Caroline Bingley quickly, as she typically does, interjects herself into the above dialog, and whereas there are a number of motives behind her doing so, we’ll look solely at one situation regarding her definition of an “completed” lady.  She considerably surpasses Charles’ definition of “completed” and says a lady should have

thorough information of music, singing, drawing, dancing, and the fashionable languages, to deserve the phrase; and, in addition to all this, she should possess a sure one thing in her air and method of strolling, the tone of her voice, her handle and expressions, or the phrase can be however half deserved.

In context, Caroline, at a primary degree, appears to consider that a gentleman corresponding to Mr. Darcy can be interested in her “accomplishments,” that are per normal for her schooling, so it isn’t unreasonable to assume that she is displaying off her resume, so to talk.  If her definition of “completed” is the usual bearer, then Elizabeth would appear inferior to Caroline, which is what the latter needs.

Nevertheless, Mr. Darcy says that the extra “substantial” factor to a lady is

within the enchancment of her thoughts by in depth studying.

Whereas Mr. Darcy has quite a few motives for saying this, I’ll say solely that his view of schooling is essential for the novel since he believes within the improvement of a lady’s thoughts.  That’s, a lady’s thoughts is lively, not passive, in the course of the instructional course of in order that it could possibly “enhance” itself. (Caroline’s schooling includes, kind of, a familiarity with topics however not essentially a deeper understanding of them; furthermore, her thoughts shouldn’t be lively.  Consequently, her thoughts by no means really “improves,” which is what considerations Mr. Darcy; as an alternative, she can be one other model of “foolish and ignorant.”).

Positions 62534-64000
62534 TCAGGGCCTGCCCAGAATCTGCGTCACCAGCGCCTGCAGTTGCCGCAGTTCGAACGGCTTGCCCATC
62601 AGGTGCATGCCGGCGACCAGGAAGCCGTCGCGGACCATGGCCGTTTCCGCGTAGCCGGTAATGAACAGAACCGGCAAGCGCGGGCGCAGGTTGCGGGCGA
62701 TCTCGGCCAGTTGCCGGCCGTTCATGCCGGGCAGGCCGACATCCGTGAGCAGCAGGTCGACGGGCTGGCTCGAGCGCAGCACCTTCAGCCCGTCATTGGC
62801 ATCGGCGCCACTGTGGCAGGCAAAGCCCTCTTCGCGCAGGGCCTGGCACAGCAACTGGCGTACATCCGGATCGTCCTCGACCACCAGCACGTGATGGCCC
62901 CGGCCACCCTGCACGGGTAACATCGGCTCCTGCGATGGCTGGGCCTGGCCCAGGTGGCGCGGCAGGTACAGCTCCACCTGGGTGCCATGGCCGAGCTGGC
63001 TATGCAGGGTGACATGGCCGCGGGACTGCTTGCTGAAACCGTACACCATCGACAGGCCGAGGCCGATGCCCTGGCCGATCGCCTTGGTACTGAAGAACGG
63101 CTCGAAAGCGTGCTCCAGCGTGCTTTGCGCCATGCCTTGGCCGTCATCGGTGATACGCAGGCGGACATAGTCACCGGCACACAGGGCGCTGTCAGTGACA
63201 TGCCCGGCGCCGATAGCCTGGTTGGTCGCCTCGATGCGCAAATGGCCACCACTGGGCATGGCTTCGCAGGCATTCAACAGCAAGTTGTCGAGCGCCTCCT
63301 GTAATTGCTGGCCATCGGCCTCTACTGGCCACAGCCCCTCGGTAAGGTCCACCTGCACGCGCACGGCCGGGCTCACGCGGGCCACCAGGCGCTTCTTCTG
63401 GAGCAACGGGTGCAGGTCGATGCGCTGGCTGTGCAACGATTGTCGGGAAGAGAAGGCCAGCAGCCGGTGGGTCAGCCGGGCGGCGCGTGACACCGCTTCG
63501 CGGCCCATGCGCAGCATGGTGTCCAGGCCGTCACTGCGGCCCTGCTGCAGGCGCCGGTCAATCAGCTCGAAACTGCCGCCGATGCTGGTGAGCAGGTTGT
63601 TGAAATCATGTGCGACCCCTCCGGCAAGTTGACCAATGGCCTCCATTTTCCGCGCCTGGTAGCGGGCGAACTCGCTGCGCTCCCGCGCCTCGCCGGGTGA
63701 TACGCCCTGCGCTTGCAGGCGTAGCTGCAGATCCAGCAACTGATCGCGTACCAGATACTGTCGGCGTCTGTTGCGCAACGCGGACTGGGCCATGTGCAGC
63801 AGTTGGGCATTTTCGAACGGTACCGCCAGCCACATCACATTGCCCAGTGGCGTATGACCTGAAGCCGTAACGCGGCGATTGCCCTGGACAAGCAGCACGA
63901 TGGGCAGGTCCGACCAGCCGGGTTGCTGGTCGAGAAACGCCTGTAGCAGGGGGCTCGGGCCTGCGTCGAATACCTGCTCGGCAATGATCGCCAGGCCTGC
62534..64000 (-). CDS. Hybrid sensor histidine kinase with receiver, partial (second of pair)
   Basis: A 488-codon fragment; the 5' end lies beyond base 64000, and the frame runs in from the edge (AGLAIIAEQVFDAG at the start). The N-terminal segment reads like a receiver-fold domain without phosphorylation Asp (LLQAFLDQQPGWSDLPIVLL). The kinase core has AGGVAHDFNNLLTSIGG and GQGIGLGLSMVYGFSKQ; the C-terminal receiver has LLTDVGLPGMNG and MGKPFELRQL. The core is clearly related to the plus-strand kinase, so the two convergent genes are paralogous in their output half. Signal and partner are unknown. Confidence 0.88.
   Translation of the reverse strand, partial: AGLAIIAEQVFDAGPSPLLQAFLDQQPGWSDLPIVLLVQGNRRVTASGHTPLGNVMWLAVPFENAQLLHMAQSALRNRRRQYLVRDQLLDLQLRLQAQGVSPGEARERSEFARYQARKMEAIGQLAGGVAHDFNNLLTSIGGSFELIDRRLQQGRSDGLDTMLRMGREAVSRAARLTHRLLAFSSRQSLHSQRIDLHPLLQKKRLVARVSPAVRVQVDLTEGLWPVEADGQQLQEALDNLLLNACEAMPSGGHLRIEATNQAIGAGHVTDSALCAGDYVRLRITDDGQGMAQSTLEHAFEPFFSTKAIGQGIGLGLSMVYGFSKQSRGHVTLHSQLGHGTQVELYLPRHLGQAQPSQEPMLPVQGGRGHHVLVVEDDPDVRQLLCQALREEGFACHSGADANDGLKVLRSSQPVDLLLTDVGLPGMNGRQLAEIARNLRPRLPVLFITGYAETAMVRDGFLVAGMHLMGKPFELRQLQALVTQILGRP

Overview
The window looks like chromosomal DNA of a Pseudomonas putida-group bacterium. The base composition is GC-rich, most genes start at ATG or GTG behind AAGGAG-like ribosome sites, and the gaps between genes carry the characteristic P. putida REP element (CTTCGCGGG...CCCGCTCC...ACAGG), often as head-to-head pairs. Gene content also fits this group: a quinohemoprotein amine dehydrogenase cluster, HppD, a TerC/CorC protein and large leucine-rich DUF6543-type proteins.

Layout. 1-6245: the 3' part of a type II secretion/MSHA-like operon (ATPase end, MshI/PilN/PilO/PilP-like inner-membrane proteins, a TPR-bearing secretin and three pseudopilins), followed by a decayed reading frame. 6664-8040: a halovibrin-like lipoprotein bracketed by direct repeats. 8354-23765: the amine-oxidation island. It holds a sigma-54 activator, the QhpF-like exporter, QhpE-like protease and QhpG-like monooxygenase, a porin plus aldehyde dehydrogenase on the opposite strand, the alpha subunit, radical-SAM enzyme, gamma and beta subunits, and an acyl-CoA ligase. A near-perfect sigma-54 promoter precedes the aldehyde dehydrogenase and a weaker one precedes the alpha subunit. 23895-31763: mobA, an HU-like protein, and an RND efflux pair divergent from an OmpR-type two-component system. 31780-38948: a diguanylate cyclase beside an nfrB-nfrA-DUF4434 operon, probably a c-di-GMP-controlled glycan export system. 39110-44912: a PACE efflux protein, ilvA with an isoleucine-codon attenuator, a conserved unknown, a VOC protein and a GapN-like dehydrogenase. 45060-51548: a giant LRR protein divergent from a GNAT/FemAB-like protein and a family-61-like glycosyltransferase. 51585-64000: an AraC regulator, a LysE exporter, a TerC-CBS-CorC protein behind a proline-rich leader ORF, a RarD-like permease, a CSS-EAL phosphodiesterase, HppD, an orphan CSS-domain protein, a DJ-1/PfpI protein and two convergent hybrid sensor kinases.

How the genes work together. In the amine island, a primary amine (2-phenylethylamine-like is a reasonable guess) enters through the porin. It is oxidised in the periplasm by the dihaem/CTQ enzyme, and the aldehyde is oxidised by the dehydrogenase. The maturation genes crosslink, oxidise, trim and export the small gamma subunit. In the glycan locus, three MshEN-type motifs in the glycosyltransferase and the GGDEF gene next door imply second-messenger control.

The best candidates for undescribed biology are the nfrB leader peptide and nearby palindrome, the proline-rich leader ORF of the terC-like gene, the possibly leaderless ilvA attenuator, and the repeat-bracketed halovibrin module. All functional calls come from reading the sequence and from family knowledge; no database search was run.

Darcy’s view of feminine schooling definitely would have its opponents.  Whereas feminine schooling was on the rise, a lady whose thoughts spent an excessive amount of time studying books would typically be described as unkempt and one who has uncared for different typical, extra applicable feminine pursuits, or “accomplishments.”  Nonetheless, Mr. Darcy doesn’t heed to that stigma of well-read females.  He additionally doesn’t base his evaluation of a “higher” lady on restricted character and look alone as Mrs. Bennet does (although he’s interested in Elizabeth’s eyes, so magnificence is related however not all that there’s because the narrator later identifies the “hazard” of Mr. Darcy’s paying Elizabeth an excessive amount of consideration).

Nonetheless, if a lady with an lively thoughts is one which the novel might want, then taking a look at Mr. Collins’ sermon and Mary’s didactic tendencies might be of some worth.  In chapter 14, Mr. Collins reads three pages from Fordyce’s sermons; these sermons have been spiritual in content material and addressed subjects related to ladies that included the best way to date, methods to behave, easy methods to develop into educated, and so forth.  Briefly, these sermons have been meant to maintain females in line; moreover, Collins’ robust disapproval of novels, which featured characters often relatable to most readers, have been seen as a degradation to the thoughts of a lady and would presumably arouse her to extreme emotion.

Whereas one can’t overlook the apparent double-standard within the above paragraph, conduct books, in a theoretical sense, can produce constructive outcomes, however, in actuality, they don’t strengthen a lady’s thoughts; they merely inform her what to assume and find out how to behave.  This failure to “enhance” the lady may be seen in Lydia’s amusing interruption of Collins’ studying of the Fordyce sermon.  Her outburst, on one hand, is unpleasant to Elizabeth and Jane who “bid” Lydia to “maintain her tongue.” Such outburst seemingly would reinforce, in Collins’ thoughts, the necessity for feminine conduct books.  Nevertheless, on the similar time, Lydia’s lack of propriety and style may be seen as a logical consequence of an untrained thoughts as a result of “difficult guidelines to regulate behaviour are weak substitutes for rules.”[2]  Lydia, then, can solely be however “foolish” and “ignorant,” missing the suitable conduct and “enchancment” that Fordyce prefers.